Want to learn more about algaecide? Read on to find out when to add algaecide to your pool maintenance routine and other helpful tips.
Topics related to maintaining Sanitizers.
Green hair from chlorine occurs because chlorine oxidizes hard metals in the pool water. Learn more about how to prevent green hair.
In this quick guide, we’ll answer the question “can you over shock a pool” and unveil the factors to consider when shocking a pool.
The cyanuric acid level of your pool impacts the effectiveness of you chlorine. Suggested Free Chlorine takes this relationship into account.
Free Chlorine and Total Chlorine mean different things for your swimming pool. Knowing the difference is key to a well balanced pool.
One of the latest and greatest innovations in pool technology is the use of UV rays for pool sanitation and treatment. This UV system is a supplemental pool tool that can greatly increase the cleanliness of your pool as long as it is used in an efficient way.
Shocking your pool should be part of your regular maintenance. It will help you avoid algae and bacteria build-up, and save you from cloudy water.
This article describes the chemistry involved in keeping your pool or hot tub safe and your water crystal clear.
New to owning a swimming pool? This article explains water testing and what you need to know to keep your pool water clear and balanced.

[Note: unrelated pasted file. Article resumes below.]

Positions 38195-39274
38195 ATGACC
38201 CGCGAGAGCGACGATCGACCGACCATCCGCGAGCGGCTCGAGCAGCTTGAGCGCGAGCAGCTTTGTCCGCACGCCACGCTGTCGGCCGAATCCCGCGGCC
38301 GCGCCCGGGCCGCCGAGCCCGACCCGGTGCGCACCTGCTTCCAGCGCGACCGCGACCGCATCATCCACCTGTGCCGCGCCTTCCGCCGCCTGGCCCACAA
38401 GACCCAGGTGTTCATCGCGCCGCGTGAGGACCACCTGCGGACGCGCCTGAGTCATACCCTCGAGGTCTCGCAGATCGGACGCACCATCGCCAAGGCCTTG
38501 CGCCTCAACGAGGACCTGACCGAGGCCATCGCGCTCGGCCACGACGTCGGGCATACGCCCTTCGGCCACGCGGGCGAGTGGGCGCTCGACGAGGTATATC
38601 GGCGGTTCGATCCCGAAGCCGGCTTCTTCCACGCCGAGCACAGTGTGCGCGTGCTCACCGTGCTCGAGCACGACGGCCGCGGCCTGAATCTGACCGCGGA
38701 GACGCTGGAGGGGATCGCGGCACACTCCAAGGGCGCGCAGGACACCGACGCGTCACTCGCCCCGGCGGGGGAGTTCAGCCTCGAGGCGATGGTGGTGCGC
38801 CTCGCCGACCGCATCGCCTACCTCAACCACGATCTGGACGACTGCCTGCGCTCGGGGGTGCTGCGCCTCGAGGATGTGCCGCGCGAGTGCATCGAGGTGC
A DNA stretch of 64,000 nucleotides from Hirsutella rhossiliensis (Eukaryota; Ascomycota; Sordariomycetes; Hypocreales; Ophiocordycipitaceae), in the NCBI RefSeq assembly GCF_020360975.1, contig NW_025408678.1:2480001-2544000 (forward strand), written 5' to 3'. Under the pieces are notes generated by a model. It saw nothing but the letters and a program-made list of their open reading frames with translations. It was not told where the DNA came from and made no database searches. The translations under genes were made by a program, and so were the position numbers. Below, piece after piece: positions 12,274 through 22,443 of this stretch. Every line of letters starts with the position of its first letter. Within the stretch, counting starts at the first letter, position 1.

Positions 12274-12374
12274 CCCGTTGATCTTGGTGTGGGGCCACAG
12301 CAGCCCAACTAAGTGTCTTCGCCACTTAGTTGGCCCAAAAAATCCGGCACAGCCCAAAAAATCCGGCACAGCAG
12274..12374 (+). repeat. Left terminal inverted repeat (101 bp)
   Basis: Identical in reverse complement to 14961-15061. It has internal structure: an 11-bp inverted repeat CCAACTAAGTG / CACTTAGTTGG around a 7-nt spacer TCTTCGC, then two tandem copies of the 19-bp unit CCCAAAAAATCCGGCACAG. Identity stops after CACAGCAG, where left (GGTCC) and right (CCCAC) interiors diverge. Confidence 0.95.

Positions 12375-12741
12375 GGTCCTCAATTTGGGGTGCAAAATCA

The Association of Pool and Spa Professionals recommends free chlorine levels for both swimming pools and hot tubs be kept between 2.0 and 4.0 ppm. However, the Center for Disease Control recommends free chlorine stay above 1 ppm in pools and 3 ppm in hot tubs.
Sanitizers come in liquid, powder, and tablet form, and many pool owners have questions about the differences between them. In this article, we will get your questions answered.
Learn the relationship between chlorine and cyanuric acid, and how cyanuric acid stabilizes the free chlorine in your pool.
The degree to which chlorine is effective in sanitizing your pool by breaking down contaminants is highly correlated to the degree to which pH is kept in balance.
In this article, we dive into the relationship between chlorine and pH, and how pH of water changes the effectiveness of chlorine.
Chlorine is the most important chemical when it comes to maintaining sparkling clean water that is safe to swim in. Chlorine sanitizes your pool water by attacking and killing harmful microorganisms, called contaminates, that could lead adverse health consequences. Therefore, it is critical to know how to test the chlorine in your pool or hot tub, as well as what to do when your chlorine levels are outside recommended ranges.
In general, chlorine levels should be tested at least twice per week. However, the answer to this question depends heavily on how often your swimming pool is used, who uses your pool, and weather events that may introduce a large amount of fresh water into your pool.
Want to know what the different types of chlorine mean? Read on to learn about Free chlorine, combined Chlorine, and Total chlorine.